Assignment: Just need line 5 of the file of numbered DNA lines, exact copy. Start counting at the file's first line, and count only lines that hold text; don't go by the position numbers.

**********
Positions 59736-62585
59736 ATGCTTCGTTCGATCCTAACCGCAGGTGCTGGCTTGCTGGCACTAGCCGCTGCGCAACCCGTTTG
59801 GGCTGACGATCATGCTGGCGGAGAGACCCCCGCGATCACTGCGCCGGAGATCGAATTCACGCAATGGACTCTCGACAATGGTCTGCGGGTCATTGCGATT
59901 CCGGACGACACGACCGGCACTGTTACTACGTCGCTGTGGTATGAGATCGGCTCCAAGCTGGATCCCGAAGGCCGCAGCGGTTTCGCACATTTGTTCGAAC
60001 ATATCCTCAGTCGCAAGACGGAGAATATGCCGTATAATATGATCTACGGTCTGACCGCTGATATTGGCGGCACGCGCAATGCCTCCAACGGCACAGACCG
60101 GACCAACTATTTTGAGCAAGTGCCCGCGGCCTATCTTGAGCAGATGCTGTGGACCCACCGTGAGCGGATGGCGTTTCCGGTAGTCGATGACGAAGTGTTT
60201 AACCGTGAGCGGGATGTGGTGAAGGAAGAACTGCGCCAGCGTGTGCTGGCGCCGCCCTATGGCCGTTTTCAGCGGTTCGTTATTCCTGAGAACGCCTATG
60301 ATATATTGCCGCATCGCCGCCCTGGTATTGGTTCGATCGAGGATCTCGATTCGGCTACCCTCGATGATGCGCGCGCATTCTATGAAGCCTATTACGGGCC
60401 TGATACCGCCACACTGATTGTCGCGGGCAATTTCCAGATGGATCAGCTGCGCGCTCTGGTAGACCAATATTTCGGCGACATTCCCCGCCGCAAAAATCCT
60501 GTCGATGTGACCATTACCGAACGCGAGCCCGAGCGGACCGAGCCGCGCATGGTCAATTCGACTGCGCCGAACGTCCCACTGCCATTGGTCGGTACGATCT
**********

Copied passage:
60001 ATATCCTCAGTCGCAAGACGGAGAATATGCCGTATAATATGATCTACGGTCTGACCGCTGATATTGGCGGCACGCGCAATGCCTCCAACGGCACAGACCG